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"Has been a lifesaver so many times!"

- Catherine Rampell, student @ University of Washington

"Exactly the help I needed."

- Jennifer Hawes, student @ San Jose State

"The best place for brainstorming ideas."

- Michael Majchrowicz, student @ University of Kentucky

It is incredible how far calculators have come since my parents were in

college, which was when the square root key came out. Calculators since then

have evolved into machines that can take natural logarithms, sines, cosines,

arcsines, and so on. The funny thing is that calculators have not gotten any

"smarter" since then. In fact, calculators are still basically limited to the

four basic operations: addition, subtraction, multiplication, and division! So

what is it that allows calculators to evaluate logs, trigonometric functions,

and exponents? This ability is due in large part to the Taylor series, which

has allowed mathematicians (and calculators) to approximate functions,such as

those given above, with polynomials. These polynomials, called Taylor

Polynomials, are easy for a calculator manipulate because the calculator uses

only the four basic arithmetic operators.

So how do mathematicians take a function and turn it into a polynomial

function? Lets find out. First, lets assume that we have a function in the form

y= f(x) that looks like the graph below.

We\'ll start out trying to approximate function values near x=0. To do

this we start out using the lowest order polynomial, f0(x)=a0, that passes

through the y-intercept of the graph (0,f(0)). So f(0)=ao.

Next, we see that the graph of f1(x)= a0 + a1x will also pass through x=

0, and will have the same slope as f(x) if we let a0=f1(0).

Now, if we want to get a better polynomial approximation for this

function, which we do of course, we must make a few generalizations. First, we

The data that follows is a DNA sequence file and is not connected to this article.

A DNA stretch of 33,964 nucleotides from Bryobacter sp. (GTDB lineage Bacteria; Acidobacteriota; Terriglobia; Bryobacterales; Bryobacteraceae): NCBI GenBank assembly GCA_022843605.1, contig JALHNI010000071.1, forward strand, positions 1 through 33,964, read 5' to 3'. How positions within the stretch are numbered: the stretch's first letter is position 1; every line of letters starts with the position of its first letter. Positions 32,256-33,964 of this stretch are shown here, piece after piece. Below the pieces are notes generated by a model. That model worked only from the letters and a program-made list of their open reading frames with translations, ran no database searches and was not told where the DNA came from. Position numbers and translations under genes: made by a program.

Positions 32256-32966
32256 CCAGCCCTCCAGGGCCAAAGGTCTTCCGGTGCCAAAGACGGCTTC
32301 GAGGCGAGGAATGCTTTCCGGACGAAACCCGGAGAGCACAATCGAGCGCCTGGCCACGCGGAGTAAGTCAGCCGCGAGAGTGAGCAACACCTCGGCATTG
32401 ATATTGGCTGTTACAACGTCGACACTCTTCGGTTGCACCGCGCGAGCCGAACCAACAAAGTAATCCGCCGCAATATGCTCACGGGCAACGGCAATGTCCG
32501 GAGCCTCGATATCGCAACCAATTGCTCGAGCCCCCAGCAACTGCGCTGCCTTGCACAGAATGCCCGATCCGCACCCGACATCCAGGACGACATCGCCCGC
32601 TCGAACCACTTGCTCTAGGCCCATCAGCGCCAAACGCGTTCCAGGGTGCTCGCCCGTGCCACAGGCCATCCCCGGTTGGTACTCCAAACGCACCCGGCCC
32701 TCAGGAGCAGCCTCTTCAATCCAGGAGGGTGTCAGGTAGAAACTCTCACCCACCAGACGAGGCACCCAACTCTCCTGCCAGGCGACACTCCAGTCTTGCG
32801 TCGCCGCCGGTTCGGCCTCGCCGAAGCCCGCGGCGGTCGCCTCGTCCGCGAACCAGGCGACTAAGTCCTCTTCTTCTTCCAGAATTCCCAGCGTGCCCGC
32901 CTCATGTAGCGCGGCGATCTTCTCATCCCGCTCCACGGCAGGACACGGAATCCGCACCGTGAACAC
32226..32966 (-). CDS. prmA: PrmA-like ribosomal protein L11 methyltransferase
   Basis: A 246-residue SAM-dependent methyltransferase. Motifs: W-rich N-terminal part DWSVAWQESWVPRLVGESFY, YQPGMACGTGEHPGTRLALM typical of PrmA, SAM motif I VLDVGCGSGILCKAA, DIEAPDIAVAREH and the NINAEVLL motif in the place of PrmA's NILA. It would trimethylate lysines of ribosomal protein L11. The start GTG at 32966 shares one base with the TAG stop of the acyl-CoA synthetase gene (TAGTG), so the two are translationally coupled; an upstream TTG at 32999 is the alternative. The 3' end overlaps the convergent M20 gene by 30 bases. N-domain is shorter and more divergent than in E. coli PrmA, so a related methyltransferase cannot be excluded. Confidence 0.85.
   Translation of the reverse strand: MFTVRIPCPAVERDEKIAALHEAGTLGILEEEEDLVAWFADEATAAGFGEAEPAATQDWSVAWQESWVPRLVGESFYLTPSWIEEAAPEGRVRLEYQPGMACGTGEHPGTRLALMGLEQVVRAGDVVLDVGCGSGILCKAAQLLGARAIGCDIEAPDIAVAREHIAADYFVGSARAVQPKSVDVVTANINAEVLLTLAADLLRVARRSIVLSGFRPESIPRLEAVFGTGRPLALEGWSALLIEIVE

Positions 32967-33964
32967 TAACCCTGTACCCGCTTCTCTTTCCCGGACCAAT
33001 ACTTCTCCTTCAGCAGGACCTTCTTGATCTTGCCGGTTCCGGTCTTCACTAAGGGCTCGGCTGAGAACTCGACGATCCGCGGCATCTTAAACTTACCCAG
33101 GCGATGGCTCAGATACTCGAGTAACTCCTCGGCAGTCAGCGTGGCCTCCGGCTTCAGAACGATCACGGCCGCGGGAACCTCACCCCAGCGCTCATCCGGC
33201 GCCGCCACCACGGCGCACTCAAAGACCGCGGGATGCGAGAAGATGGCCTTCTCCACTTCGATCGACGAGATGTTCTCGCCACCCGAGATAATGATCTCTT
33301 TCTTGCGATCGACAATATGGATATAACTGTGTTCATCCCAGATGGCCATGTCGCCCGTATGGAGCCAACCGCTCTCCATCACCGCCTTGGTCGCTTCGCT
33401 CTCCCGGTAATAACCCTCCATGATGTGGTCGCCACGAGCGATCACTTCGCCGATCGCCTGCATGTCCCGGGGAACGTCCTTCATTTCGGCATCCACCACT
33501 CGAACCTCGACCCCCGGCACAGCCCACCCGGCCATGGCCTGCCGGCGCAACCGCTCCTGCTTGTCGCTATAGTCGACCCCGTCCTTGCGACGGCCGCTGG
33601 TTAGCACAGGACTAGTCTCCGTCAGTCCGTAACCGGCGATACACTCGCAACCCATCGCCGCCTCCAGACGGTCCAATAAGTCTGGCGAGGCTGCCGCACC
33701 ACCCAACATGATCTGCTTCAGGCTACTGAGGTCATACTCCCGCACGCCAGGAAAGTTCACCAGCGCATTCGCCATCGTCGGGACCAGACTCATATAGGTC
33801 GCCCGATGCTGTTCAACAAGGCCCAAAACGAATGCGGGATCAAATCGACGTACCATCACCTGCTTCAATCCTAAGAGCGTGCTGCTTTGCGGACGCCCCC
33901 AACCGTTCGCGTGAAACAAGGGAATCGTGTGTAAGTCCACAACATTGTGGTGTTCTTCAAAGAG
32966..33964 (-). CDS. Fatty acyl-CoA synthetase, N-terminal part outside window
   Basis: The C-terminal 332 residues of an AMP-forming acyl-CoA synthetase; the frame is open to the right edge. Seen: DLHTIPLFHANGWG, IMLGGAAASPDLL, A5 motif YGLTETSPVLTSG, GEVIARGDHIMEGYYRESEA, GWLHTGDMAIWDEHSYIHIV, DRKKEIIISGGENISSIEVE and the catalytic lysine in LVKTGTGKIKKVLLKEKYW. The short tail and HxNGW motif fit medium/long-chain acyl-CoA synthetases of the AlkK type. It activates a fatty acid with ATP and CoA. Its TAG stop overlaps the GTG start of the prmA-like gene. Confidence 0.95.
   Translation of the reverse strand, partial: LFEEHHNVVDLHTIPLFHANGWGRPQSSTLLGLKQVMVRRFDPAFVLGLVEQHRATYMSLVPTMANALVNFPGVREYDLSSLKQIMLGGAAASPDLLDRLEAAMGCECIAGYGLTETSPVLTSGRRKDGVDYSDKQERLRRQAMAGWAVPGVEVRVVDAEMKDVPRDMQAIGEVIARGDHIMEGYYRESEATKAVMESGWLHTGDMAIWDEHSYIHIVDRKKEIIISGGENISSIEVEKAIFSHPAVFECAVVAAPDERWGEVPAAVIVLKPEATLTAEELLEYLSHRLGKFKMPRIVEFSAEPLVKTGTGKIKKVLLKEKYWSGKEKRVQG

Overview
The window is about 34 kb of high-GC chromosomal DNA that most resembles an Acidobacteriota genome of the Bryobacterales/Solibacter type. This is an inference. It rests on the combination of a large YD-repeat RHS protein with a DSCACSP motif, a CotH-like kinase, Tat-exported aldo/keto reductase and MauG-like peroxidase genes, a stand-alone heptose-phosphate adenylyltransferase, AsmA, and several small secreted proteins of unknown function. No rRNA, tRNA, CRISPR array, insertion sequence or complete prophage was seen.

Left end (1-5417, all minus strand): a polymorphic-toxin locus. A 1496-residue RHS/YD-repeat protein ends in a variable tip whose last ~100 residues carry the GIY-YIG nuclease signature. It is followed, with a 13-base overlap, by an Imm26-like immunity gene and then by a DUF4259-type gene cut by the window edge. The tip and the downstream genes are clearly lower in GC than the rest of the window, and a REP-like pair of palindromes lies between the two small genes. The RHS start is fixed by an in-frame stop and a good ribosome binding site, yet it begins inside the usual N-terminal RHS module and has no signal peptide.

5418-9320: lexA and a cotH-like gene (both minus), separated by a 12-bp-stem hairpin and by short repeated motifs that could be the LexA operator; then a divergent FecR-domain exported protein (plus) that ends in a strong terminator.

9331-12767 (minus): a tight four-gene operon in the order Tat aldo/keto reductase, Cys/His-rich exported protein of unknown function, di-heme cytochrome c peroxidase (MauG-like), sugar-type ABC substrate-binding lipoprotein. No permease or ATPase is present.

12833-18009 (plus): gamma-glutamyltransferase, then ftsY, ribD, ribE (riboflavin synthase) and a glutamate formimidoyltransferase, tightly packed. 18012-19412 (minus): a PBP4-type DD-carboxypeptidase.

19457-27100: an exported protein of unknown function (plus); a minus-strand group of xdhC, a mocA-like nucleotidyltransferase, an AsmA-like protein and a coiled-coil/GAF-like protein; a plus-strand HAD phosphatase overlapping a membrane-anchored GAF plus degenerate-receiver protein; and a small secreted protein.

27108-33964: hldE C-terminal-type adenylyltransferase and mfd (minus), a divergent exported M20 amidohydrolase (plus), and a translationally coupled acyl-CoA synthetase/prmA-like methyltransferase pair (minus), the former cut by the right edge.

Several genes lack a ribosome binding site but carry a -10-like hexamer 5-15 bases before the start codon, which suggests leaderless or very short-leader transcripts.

let the polynomial fn(x)= a0 + a1x + a2x2 + ... + anxn approximate f(x) near x=0,

and let this functions first n derivatives match the the derivatives of f(x) at

x=0. So if we want to make the derivatives of fn(x) equal to f(x) at x=0, we

have to chose the coefficients a0 through an properly. How do we do this?

We\'ll write down the polynomial and its derivatives as follows.

fn(x)= a0 + a1x + a2x2 + a3x3 + ... + anxn

f1n(x)= a1 + 2a2x + 3a3x2 +... + nanxn-1

f2n(x)= 2a2 + 6a3x +... +n(n-1)anxn-2

.

.

f(n)n(x)= (n!)an

Next we will substitute 0 in for x above so that

a0=f(0) a2=f2(0)/2! an=f(n)(0)/n!

Now we have an equation whose first n derivatives match those of f(x) at

x=0.

fn(x)= f(0) + f1(0)x + f2(0)x2/2! + ... + f(n)(0)xn/ n!

This equation is called the nth degree Taylor polynomial at x=0.

Furthermore, we can generalize this equation for x=a instead of just

approximating about 0.

fn(x)= f(a) + f1(a)(x-a) + f2(a)(x-a)2/2! + ... + f(n)(a)(x-a)n/ n!

So now we know the foundation by which mathematicians are able to design

calculators to evaluate functions like sine and cosine so that we do not have to

rely on a table of values like they did in days past. In addition to the

knowledge of how calculators approximate values of transcendental functions, we

can also see the applications of Taylor series in physics studies. These series

appear in mathematical descriptions of vibrating strings, heat flow,

transmission of electrical current, and motion of a simple pendulum.

Category: Science